CIAC spring football training could make season safer by improving players’ technique

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North Haven coach Tony Sagnella wants no credit for what he says is the best idea on how to successfully bring spring football back to Connecticut high schools.

“I remember Steve Filippone (former hand coach) mentioning it in a meeting that if they gave us 10 days between June 1st and June 30th to bring him in, that would fit especially the great lacrosse programs for states,” Sagnella said. “I think that would alleviate the problems, as long as you are done on June 30 – just like the schools.

“With the arguments being safety, I can’t think of a better way to improve the safety of the game than to have spring football. Absolutely, 100 per cent he should come back.

In the first of this two-part series, we looked at how school districts and parents who can’t afford to send their teams to college camps or their children to private lessons are at a disadvantage.

We will now examine how, contrary to some arguments, spring practices can make the season safer. Certainly, it can improve individual technique and leverage, chasing the angle, learning to block and tackle correctly. Date flexibility, as Sagnella says, might make it feasible for schools that have lacrosse, baseball, volleyball and track and field teams in state tournaments.

For several decades, Connecticut was one of the few to hold spring football training before the CIAC gradually allowed schools to choose spring or an extra week of training in August. After 101 schools opted for August and 39 for spring, the CIAC voted to eliminate spring practices starting in 2021. A poorly worded survey, on the decrease in concussions, contributed to this elimination.

“I would like another poll sent out,” New Canaan coach Lou Marinelli said. “Simply: are you in favor of spring football. Yes? Or not? From there, no one is saying if there’s spring football, let’s do it.

“The fundamentals of blocking and tackling because of COVID and because of the removal of spring football have dropped in Connecticut. I don’t have the stats on that, but I think it would lead to injuries.

A number of coaches pointed out that spring is not as competitive as fall. This would allow for more individual instruction in the fundamental positional aspects of the game without worrying about game planning.

“If you’re going to open against New Canaan, Greenwich, Southington, you’re not so concerned about freshmen and sophomores,” Marinelli said. “You have to prepare for this big game. People judge you by this game. I think the younger ones get lost. The object of soccer is to knock the other guy down with the ball. If you are not taught the correct technique, it could be dangerous.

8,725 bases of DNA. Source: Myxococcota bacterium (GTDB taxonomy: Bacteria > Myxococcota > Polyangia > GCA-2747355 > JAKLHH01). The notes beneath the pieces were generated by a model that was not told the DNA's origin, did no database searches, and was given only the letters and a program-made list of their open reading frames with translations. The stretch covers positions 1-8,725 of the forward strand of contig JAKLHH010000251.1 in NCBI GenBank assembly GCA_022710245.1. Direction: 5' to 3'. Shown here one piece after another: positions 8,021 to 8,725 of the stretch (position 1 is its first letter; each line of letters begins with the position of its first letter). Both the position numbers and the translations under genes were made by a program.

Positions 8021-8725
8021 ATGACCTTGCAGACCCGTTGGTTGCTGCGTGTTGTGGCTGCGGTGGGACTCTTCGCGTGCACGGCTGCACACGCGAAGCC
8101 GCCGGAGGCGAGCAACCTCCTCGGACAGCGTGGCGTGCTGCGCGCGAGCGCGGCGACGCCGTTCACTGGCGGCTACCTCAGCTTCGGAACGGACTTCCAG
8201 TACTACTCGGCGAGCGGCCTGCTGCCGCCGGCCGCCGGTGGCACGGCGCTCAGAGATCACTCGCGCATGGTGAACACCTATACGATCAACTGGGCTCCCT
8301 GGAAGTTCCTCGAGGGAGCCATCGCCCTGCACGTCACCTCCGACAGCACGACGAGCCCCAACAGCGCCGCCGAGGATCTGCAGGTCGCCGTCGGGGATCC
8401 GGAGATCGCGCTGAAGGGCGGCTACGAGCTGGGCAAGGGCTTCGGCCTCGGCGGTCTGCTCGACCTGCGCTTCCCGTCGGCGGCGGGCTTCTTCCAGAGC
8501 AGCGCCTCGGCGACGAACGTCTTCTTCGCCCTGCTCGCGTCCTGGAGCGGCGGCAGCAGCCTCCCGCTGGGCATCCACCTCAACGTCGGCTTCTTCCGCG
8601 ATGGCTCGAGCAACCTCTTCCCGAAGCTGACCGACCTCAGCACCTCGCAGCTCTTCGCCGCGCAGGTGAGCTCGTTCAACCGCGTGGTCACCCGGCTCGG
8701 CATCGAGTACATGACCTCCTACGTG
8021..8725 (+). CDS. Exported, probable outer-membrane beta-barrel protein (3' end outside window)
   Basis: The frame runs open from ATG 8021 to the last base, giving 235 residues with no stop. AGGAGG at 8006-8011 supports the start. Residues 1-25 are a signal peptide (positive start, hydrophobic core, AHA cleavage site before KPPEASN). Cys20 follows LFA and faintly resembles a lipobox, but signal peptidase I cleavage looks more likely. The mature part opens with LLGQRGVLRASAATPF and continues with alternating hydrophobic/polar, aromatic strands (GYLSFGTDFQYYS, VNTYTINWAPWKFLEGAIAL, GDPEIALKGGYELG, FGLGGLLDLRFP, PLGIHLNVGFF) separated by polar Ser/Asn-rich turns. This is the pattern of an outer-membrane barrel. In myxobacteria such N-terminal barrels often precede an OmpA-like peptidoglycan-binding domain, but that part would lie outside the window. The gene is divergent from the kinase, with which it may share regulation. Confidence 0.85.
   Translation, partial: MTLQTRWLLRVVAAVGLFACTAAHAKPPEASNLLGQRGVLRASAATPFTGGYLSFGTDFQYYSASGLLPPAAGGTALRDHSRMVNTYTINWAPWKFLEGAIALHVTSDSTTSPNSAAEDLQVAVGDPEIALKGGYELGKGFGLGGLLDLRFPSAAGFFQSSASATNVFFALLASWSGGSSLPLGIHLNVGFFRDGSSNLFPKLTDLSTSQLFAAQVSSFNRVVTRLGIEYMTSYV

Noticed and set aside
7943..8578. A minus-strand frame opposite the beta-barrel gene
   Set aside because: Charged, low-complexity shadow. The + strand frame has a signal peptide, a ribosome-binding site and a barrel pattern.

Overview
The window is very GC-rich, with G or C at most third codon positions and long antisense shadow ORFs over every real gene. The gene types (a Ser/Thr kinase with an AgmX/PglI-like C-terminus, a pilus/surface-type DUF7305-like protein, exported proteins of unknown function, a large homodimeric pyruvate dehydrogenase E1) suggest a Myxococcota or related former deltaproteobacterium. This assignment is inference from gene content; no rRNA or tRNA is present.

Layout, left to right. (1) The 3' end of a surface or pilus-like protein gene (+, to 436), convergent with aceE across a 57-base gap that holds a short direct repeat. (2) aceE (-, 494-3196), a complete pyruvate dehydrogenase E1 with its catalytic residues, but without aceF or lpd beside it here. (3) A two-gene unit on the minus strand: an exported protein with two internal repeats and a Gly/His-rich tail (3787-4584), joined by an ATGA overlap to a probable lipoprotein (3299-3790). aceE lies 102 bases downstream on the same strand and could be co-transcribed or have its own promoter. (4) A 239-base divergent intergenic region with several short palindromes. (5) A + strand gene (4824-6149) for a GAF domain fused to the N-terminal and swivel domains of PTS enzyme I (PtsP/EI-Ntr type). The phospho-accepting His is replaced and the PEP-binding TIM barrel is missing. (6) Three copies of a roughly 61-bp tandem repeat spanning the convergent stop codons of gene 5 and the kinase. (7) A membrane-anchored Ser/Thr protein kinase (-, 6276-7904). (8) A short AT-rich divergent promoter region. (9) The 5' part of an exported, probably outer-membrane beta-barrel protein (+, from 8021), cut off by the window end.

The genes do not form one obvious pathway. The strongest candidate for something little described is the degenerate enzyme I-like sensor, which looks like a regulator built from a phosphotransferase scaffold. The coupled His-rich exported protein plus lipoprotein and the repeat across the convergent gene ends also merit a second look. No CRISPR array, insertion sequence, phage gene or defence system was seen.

Hamden Sporting Director and Football Coach Tom Dyer is also a CHSCA representative on the ACIC Football Committee. He specifies that he speaks for himself and not for the CIAC.

“It would be a benefit for all sports to spend more time with a certified coach,” Dyer said. “Think about it: teaching tackle without pads (out of season) would be a violation of the rules.”

It’s crazy.

“I don’t think there’s anything wrong with having time to work with your kids,” Dyer said. “We live in a state that’s under-recruited because we don’t spend enough time with our kids coaching. Are not authorized.

“Certainly, there are communities where children go to a bunch of camps, or some communities legally participate in a camp and practice games before they even enter their camp with their teams. But you get this very short window to teach kids so much. You have to put your pieces into play, and there are three phases in the game.”

Think about job-specific skills. Half the players on the pitch have little or nothing to do with touching the ball. It doesn’t matter how good it is to make a perfect tackle or block; some children present without rudimentary knowledge of a three-point position.

You have the intricacies of all skill positions. You have special teams. As Wilbur Cross coach John Acquavita said, “How many kids do you know who say, ‘Hey, mum, I’m going down the street to play football by myself’? Now, how many kids go out with a basketball in their hand to make a ton of shots? »

“You introduce a skill to a child in June, give them eight weeks to reinforce those moves,” Sagnella said. “We go into the weight room and do the explosive moves, the running that pretty much simulates what you do in football. When they come back to the exercises in August, they go back to it as if they had been doing it all their life.